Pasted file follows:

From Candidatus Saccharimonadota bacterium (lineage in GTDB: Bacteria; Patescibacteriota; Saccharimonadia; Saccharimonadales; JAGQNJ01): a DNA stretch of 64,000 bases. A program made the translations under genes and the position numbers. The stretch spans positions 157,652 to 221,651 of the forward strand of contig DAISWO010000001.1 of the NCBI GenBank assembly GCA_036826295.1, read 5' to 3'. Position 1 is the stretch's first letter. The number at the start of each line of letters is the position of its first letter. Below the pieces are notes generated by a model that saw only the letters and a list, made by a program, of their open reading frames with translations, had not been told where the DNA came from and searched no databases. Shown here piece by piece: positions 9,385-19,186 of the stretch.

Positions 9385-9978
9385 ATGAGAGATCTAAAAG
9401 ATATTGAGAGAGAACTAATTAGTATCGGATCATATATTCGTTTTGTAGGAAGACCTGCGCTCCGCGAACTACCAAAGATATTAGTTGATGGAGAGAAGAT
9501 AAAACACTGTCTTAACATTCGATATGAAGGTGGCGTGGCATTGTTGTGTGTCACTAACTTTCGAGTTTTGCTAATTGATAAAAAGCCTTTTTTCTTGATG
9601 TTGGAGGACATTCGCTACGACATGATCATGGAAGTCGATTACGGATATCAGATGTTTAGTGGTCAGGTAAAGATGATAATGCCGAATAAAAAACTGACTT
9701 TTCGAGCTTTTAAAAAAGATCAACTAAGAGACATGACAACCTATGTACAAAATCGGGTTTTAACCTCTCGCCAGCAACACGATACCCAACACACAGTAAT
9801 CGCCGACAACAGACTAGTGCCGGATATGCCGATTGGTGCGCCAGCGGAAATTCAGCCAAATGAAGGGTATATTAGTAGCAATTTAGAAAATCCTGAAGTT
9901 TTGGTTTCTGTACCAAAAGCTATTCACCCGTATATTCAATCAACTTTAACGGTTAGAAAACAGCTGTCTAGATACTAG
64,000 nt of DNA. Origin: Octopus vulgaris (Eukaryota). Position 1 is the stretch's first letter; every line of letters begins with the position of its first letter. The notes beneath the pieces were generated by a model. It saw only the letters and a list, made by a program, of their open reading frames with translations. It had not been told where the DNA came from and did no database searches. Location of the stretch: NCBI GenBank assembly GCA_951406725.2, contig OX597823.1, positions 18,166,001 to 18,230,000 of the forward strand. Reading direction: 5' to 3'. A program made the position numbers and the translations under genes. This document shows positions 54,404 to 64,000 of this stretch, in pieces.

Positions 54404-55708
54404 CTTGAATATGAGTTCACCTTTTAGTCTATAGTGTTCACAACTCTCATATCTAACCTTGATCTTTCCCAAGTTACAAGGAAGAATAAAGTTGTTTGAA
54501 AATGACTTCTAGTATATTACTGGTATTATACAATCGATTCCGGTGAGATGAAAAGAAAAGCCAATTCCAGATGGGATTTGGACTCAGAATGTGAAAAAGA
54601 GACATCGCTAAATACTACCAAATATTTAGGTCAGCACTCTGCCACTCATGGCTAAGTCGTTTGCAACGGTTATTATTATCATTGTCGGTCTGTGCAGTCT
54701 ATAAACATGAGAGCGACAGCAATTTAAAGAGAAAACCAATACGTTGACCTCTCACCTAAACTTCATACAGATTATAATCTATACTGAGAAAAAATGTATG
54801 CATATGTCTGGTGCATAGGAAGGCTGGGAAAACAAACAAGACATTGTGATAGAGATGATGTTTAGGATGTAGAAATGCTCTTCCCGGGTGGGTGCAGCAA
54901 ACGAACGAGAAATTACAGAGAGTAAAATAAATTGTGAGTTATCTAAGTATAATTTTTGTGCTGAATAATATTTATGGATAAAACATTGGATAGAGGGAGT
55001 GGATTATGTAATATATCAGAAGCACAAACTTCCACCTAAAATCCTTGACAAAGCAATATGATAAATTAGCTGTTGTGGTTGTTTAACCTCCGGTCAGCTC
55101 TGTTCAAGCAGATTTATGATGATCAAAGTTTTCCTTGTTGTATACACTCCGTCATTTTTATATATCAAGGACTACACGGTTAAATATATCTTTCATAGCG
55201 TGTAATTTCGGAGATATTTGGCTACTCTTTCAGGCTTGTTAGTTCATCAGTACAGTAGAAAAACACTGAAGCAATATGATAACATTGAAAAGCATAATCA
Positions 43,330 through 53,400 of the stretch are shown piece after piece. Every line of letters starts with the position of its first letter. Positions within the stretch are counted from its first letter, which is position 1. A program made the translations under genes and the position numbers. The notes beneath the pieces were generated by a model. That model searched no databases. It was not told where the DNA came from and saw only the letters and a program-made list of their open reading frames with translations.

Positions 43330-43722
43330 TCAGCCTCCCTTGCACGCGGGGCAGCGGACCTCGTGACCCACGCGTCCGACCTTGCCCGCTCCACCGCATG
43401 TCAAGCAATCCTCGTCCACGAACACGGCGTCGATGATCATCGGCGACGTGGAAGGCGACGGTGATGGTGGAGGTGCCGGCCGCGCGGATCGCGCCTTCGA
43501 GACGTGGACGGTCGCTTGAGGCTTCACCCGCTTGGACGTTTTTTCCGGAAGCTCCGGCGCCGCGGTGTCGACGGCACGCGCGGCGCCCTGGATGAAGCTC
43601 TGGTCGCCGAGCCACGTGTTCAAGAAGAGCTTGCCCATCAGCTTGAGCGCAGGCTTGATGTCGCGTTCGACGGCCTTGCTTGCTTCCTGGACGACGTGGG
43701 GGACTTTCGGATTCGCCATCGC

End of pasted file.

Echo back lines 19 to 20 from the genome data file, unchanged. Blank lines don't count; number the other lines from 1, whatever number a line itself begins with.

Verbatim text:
55101 TGTTCAAGCAGATTTATGATGATCAAAGTTTTCCTTGTTGTATACACTCCGTCATTTTTATATATCAAGGACTACACGGTTAAATATATCTTTCATAGCG
55201 TGTAATTTCGGAGATATTTGGCTACTCTTTCAGGCTTGTTAGTTCATCAGTACAGTAGAAAAACACTGAAGCAATATGATAACATTGAAAAGCATAATCA